Review (1888) of Gustave de Molinari’s
Fundamental Notions of Political Economy (1888)

by John Bates Clark (1847-1938)

Notions Fondamentales d’Économie Politique et Programme Économique. Par M. G. DE MOLINARI, Correspondant de l’Institut, Rédacteur en Chef du Journal des Économistes. Paris, Guillaumin et Cie., 1891. – 8vo, 458 pp.

GM-FNP.1 This work confines itself within the strictest of orthodox limits and yet makes progress. It contains, as its title implies, a positive plan of reform, based on natural law and in harmony with the author’s view of the evolution of society. In the introduction there is a compact restatement of natural economic laws as presented in an earlier work of the author. In this is traced the operation of competition in securing the survival of superior races and of superior social institutions. Then follow a general statement of economic principles, an account of the genesis of capitalistic industry, and a separate and extended treatment of the process of production, distribution and consumption. A valuable part of the work presents in nine chapters the elements of economic progress and the obstacles that it encounters. This part prepares the way for the third division of the book, that, namely, which contains the “economic programme,” or plan of reform, in which for practical readers interest will chiefly centre.
GM-FNP.2 This concluding part gives an answer to the question with which socialists sometimes disconcert their critics: “What do you propose to do?” A scientific system that recognizes serious evils, rejects the remedies that are proposed and offers none of its own, is at a serious disadvantage. M. de Molinari does not content himself with negative work. He first reveals the weakness of socialism, and then offers, as chief elements of a positive programme of reform, free trade, security against war, the simplification of the state, the unification of markets, measures for securing on a grand scale the mobility of labor and a perfected self-government. This is avowedly a laissez-faire programme. In its entirety it will appeal to a considerable circle of readers, as embracing about all the positive changes for which it is worthwhile to contend. Parts of the programme will win a much wider assent. The sixth chapter of the third part of the work offers a valuable study of the limits of economic reform. It gives philosophical reasons for the instinctive rejection by every sound mind of schemes that promise too much.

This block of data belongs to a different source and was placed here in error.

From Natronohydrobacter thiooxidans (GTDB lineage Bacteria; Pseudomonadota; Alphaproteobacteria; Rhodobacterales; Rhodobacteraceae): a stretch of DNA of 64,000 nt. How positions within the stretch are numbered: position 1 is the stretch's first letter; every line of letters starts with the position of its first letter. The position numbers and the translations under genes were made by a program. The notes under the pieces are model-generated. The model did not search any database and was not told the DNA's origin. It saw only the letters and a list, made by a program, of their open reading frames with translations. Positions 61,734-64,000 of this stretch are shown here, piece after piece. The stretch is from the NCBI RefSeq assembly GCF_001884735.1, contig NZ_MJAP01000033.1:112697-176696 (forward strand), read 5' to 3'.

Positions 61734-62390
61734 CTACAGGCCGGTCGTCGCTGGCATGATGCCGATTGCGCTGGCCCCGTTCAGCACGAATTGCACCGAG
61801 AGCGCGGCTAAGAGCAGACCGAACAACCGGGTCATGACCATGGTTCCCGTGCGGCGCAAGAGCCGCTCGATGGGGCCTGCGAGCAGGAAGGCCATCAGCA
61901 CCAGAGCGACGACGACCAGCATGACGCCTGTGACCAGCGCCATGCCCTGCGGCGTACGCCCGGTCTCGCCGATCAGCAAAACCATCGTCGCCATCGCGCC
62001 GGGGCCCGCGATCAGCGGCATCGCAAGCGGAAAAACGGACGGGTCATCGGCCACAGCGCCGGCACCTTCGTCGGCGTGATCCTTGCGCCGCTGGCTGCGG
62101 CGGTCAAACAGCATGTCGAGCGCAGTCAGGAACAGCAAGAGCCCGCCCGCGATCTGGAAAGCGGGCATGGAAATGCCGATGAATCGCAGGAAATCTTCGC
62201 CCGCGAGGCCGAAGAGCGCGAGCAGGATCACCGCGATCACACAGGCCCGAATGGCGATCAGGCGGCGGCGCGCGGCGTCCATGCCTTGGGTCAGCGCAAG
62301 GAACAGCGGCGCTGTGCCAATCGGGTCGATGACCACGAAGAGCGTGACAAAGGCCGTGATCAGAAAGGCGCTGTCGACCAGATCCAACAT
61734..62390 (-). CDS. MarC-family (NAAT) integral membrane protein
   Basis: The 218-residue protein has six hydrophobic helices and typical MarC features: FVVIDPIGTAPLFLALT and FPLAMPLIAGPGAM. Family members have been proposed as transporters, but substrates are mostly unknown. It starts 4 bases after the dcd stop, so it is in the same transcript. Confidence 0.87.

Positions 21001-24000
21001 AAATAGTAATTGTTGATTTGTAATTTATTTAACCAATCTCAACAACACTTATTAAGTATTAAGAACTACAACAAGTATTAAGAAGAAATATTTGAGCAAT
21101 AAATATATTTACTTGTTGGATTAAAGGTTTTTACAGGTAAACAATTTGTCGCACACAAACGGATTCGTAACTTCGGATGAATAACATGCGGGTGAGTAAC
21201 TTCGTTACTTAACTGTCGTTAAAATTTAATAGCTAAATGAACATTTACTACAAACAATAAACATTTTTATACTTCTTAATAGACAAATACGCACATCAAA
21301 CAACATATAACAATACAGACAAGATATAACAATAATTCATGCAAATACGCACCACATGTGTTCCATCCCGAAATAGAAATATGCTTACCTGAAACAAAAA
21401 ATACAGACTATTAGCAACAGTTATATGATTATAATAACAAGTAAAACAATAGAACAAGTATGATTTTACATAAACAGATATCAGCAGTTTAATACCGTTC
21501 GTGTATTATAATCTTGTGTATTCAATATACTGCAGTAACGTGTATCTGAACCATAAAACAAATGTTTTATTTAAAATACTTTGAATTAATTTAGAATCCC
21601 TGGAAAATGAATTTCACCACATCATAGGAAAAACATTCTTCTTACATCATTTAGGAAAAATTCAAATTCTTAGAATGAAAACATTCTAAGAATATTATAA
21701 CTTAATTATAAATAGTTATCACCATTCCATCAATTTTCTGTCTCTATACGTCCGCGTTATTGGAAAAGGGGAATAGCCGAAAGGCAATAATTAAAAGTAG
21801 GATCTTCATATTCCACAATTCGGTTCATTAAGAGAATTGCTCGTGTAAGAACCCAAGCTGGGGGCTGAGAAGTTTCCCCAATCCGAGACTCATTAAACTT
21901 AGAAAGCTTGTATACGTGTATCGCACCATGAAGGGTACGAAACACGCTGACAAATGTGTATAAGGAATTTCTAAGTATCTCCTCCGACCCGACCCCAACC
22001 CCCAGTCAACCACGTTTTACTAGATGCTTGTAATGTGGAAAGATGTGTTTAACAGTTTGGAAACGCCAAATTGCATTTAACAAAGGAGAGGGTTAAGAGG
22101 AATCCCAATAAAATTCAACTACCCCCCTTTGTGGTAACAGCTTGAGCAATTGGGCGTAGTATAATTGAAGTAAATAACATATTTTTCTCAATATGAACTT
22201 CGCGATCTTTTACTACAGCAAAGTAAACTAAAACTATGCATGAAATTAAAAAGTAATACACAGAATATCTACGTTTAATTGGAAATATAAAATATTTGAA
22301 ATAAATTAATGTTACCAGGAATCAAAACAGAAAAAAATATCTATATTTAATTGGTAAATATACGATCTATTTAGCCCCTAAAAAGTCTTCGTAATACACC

Political Science Quarterly 7, no. 1 (March 1892), pp. 153-4.

[See also E. Castelot’s review]

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